Andrew Luce doesn’t stand out as one who would perform in front of roughly 2,000 people just three acts before Snoop Dogg. He is a typical, unassuming Stevenson sophomore, down-to-earth, humble. Yet when Luce begins talking about his music career he transforms into someone who is clearly passionate about what he does.
On New Year’s Eve, Luce performed at Snow Globe, a three-day music festival in Lake Tahoe. Luce had to enter into an online competition against a couple of thousand other competitors to win his spot in the festival. After online voting, judges chose from the top 10 most popular artists and then listened to their music and hand-picked three winners. Luce was the most popular artist with 1,600 votes and won first place.
The Stevenson sophomore credits his friends and social networking for his success.
Of the three winners, Luce got first priority in choosing his time slot and appeared three acts before the New Year’s Eve headliner, Snoop Dogg.
“It was really fun, and seeing as it was my first festival, I learned a lot from it,” Luce says. “I also met a lot of people in the greenroom backstage.”
Luce realizes that the music industry is all about connections and getting out there. In the next month Luce will be performing at a Monterey Fairgrounds dance and will also DJ at Stevenson’s, CHS’ and Pacific Grove High’s winter balls. Depending on the quality of his performance, Luce may end up performing at the CHS prom as well. The electronic musician is also currently working towards performing at a venue in San Francisco.
At the start of his electronic career, during his freshman year, Luce created all original songs, yet as his work became popular, he realized that people can relate to singing a lot better, and since he has no one to sing for him, Luce has taken to using the vocals from popular songs or creating remixes.
Luce enjoys the ability to put his own twist on the music he likes, admitting that when it comes to musicians, Drake is his guilty pleasure. One of Luce’s most popular songs is his “Gas Pedal” remix, which only took him about 15 minutes to make.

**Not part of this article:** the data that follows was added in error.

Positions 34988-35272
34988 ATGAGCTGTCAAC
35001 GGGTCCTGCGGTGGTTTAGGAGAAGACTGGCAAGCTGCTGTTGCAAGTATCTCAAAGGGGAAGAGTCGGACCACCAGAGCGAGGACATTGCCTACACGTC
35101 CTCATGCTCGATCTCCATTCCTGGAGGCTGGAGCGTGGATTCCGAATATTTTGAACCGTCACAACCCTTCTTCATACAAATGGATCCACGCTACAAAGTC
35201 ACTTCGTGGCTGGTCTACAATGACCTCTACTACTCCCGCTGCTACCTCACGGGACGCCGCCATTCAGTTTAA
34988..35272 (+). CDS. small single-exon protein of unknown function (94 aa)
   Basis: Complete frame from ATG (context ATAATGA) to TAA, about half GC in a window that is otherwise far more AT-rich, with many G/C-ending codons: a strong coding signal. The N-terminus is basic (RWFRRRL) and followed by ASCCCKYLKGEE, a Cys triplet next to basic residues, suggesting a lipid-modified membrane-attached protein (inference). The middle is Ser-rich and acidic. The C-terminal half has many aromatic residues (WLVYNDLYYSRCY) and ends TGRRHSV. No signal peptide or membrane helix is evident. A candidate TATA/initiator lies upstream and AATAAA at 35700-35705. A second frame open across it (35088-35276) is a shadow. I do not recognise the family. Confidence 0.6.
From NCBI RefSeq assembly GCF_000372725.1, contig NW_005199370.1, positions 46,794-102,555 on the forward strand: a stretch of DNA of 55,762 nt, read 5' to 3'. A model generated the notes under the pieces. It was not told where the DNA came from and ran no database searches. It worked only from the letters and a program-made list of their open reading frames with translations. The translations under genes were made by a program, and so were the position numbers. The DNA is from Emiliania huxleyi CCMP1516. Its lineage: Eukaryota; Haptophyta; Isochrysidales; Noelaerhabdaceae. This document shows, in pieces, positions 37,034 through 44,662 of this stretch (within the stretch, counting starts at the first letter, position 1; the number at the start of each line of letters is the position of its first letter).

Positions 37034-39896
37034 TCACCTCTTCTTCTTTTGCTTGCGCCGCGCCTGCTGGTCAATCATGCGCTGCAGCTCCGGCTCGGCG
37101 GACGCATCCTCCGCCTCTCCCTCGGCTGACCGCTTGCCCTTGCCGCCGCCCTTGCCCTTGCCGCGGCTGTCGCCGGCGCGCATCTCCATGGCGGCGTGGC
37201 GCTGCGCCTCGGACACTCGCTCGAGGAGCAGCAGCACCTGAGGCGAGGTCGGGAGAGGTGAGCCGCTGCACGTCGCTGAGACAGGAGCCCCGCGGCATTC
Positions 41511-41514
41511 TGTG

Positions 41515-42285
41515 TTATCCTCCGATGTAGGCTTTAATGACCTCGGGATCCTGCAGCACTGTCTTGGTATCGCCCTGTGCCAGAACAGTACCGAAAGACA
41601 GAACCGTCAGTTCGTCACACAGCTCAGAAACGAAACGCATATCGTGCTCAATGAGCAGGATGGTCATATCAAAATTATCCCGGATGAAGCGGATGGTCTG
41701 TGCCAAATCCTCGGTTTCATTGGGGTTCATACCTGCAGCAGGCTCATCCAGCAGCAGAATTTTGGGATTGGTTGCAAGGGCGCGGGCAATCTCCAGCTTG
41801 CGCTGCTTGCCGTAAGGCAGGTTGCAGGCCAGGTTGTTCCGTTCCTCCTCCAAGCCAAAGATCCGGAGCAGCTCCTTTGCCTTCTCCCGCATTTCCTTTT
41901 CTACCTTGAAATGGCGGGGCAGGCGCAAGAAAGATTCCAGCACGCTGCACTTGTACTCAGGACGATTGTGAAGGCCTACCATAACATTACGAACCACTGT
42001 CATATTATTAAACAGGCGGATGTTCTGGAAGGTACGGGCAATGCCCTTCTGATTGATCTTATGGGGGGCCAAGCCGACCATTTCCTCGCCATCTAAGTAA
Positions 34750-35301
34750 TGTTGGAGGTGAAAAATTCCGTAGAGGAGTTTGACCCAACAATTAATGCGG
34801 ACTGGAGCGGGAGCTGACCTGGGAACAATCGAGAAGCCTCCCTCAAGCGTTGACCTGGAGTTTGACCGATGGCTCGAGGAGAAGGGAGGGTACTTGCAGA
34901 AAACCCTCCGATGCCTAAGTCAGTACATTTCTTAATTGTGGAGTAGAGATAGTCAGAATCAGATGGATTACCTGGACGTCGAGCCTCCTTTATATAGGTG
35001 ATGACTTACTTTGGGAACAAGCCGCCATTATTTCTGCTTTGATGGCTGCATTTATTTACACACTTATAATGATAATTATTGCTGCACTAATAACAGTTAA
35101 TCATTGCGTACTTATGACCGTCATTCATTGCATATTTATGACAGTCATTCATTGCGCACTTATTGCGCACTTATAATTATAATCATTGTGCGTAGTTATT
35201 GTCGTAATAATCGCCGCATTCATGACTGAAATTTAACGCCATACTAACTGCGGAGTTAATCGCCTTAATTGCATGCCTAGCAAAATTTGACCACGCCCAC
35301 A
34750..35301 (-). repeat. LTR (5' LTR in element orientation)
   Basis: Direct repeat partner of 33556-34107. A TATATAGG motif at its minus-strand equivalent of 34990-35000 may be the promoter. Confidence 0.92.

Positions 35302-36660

“I didn’t make a single sound in that song. It was just a mash-up, and there are so many people who don’t understand that.”
Luce says that he would never want to just do mash-ups, but that they are easy and fun to make every once in a while. His true passion is making original work and creating all the components of a song.
In electronic music, criticism often comes about regarding whether performances require skill or if they are just pre-recorded.
“I personally think that performing electronic music could be a joke as well, especially coming from playing guitar. It’s a lot different.”
The Bay Area native uses technology called “Ableton” that allows him to interact with his music onstage. He explains that during performances he likes to actually make music or drumbeats live, transition between different songs and stay active during the entire set.
16-year-old Luce has also been active in music for quite some time. At 8 Luce took up guitar, at 10 he began to play drums, and at 13 he began to become interested in electronic music. Electronic music was appealing to Luce because he liked the concept of being able to create all the sounds that he put into the music.
“It’s kind of like being able to build your own guitar or build your own drums.”
In middle school, Luce did a yearlong project about electronic music, with a mentor who taught him the fundamental basics about electronic music. Just last year, Luce’s interest in making electronic music peaked.
“It was kind of an immediate change. I just stopped focusing on guitar as much and went immediately to practicing every day after school for as many hours as possible and just making music.”
With regards to the future, Luce has new electronic songs he wants to eventually release. The songs, he says, are a little bit different and don’t exactly fit into what he’s doing currently. Once the aspiring producer has a larger fan base, he hopes to gain the freedom to release anything, but for now he is going to continue with dance music.
“My goal isn’t to get rich,” Luce says. “It’s to be able to play music and not have to do anything else.”